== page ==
Chief of Staff | Baker Communications, Inc.
Would it surprise you to learn that the average turnover rate for salespeople is 34% and that nearly two-thirds of that churn is a result of “involuntary turnover”? Those are the findings of a 2015 Bridge Group study covered by David Skok. That same research suggests that one in 10 companies has sales turnover rates above 55%. If you compare those turnover rates with CompForce’s estimate that the average turnover rate was 17.8% for all industries in 2016, you can begin to see the problem.
What’s The Cost?
A 2015-2016 study from a professor at DePaul University found that the average cost to replace a salesperson is $97,690. The study evaluated a mix of inside and field salespeople. An older report from DePaul (via LinkedIn) stated that acquisition costs usually account for around $29,000 of that amount. The average training cost is typically around $36,000. So that’s a total of $65,000 of the $97,690. What makes up the rest?
I believe the difference between those two numbers is due to “lost opportunity” in a territory. It happens while you’re busy filling the vacant slot. For inside sales, the study found that positions typically remain vacant for a little under four months. For field sales positions, the average is 5.42 months. With even higher-quota positions, it can average 6.2 months.
So, what’s the cost of replacing a $1,000,000 field salesperson? If you’re experiencing the high side of the replacement time — 6.2 months — then the lost opportunity in their sales territory is just a little over 6 months of that million-dollar seller’s quota, or about $516,700. If you assume the recruiting and training costs didn’t change, then the total cost of replacing a salesperson in a million-dollar territory is about $581,700.
MORE FOR YOU
If you’re a 100-person team faced with a 34.7% turnover rate and your salespeople all carry a quota of $1 million, then you’re looking at an annual cost of replacing those sellers of just under $20.2 million.
Why Hiring May Be The Problem
Traditionally, high sales turnover has been blamed on deficient seller compensation, bad leadership issues and the ineffectiveness of a company’s products and services. But these may be symptoms, not causes. I think we’re simply doing a bad job of hiring the right candidates.
The odds of picking a winner for a particular job role and industry could be extremely low if you don’t know a lot more about the candidate’s sales competencies and what makes them tick. After all, most sellers are trained to respond to questions well. They know sales lingo and can often say all the right things during an interview. But I believe a turnover rate is the true bellwether of a company’s ability to identify and hire the right individuals for the job.
Enter Data Science
Many have discussed the decreasing tenure of sales VPs over the last decade. Couple that trend with the fact that, according to Salesforce data reported by Shep Hyken, 57% of sales reps missed their quotas in 2017, and you can start to see the picture. These are all signs to me that we are simply not hiring the right people.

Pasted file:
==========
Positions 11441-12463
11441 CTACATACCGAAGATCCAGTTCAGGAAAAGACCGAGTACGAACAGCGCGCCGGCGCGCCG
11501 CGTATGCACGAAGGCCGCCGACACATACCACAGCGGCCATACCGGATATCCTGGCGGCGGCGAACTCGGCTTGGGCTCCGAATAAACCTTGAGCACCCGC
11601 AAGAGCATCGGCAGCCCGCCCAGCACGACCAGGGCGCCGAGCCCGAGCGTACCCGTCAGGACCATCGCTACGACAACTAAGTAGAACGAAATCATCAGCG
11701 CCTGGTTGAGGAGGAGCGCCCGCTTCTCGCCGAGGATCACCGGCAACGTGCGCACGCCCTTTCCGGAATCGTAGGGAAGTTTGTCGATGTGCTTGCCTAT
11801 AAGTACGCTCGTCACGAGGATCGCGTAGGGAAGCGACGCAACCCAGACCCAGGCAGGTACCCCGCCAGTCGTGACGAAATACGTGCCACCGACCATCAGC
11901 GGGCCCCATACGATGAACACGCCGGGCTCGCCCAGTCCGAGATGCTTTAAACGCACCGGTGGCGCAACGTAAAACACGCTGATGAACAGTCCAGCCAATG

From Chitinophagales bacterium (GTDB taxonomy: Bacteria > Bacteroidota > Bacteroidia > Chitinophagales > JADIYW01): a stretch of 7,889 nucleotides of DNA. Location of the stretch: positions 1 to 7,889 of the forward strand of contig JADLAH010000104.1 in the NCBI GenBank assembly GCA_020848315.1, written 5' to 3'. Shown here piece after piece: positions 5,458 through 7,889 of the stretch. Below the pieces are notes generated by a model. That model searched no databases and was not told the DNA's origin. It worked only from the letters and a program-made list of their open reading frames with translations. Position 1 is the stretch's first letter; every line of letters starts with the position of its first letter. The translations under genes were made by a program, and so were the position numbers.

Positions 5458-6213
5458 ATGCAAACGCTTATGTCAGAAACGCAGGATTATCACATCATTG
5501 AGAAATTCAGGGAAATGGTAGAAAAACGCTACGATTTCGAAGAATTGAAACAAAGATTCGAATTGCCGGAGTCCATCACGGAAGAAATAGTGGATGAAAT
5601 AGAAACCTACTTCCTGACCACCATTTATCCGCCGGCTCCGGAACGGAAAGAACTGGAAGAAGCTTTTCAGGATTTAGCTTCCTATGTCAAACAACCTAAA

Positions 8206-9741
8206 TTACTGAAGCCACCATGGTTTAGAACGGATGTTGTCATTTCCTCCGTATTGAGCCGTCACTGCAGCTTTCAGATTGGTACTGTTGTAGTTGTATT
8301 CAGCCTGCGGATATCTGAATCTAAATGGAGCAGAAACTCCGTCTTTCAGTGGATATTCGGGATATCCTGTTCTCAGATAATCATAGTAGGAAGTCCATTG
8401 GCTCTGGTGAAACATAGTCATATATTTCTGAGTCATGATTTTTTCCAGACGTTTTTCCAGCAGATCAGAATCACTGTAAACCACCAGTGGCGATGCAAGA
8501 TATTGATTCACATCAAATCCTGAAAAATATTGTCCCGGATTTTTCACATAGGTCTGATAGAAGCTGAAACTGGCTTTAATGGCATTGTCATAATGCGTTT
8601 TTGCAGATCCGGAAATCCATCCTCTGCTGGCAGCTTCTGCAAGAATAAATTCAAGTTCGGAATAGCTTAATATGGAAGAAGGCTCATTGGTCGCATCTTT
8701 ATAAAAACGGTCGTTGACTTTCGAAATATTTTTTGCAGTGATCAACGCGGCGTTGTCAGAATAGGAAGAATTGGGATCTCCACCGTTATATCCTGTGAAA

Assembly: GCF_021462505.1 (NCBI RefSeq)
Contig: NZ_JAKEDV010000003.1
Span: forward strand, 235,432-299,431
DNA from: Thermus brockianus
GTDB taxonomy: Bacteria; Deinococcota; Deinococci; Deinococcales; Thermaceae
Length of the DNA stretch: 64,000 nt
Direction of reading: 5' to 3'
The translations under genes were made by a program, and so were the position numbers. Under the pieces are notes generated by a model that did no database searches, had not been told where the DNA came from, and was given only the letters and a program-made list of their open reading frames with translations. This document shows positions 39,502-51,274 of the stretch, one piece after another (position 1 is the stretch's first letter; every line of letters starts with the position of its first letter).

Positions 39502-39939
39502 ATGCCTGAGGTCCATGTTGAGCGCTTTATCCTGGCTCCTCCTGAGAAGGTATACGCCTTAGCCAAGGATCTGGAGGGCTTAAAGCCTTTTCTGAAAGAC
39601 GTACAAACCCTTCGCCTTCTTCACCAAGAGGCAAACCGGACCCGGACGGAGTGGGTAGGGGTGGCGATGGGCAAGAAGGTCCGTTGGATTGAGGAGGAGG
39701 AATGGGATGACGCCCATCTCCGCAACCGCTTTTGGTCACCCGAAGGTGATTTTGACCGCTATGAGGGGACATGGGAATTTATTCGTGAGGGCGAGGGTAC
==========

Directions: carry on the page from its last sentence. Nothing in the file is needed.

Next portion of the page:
Today, we have sales assessments that can help us find the right people. (Full disclosure: My company offers sales assessments.) Five years ago, most of us wouldn’t have trusted them. But today, some companies advertise predictive validity rates of 90% or higher.
To those of us who have had to deal with this kind of turnover, this kind of predictability is irresistible. Data science can help you drive your hiring, onboarding, training and coaching decisions.
If you’ve never used data to help make these decisions, look for assessment reports that are simple and straightforward. They should show you a seller’s strengths and weaknesses and be equally effective for entry-level positions and experienced selling roles. Most vendors already have skill gaps mapped to training and coaching solutions if you don’t have your own.
How Do I Choose?
There are many assessments available to help you evaluate your sales team. Some are simply personality or cultural fit assessments, which can help you create the right atmosphere but may not be as predictive of a seller’s performance on the job. Those may not be as useful for addressing this turnover problem.
My best advice is to pick an assessment that is specific to the sales function and that has been validated by an independent agency. You should also make sure that it can be calibrated to the sales roles that you’re trying to fill or replace, as well as to your specific industry.
In my experience, the best way to prove the validity of any sales assessment is to ask the vendor to administer the assessment to a handful of your top and bottom performers to see whether the data would have predicted their performance. If the assessments produced a “recommended for hire” for your top performers and a “not recommended” for your bottom performers, you’ve just validated the tool’s usefulness for your company.
With today’s technology and data analysis, statistically sound assessment tools can help you do a better job of hiring. In fact, once you have a detailed profile of a seller’s “strengths and weaknesses,” you’ve gained one other advantage: You can now equip your sales managers with a playbook that helps them create individualized training and coaching for each of their sellers.
If you’re still not convinced, ask yourself whether you would like to be treated by a doctor who doesn’t believe in using lab work, MRIs, X-rays and other tools to diagnose your medical problem. In today’s technology-rich environments, scientific data can help sales executives in the same way that lab work, MRIs and X-rays help physicians. Every other approach is guesswork.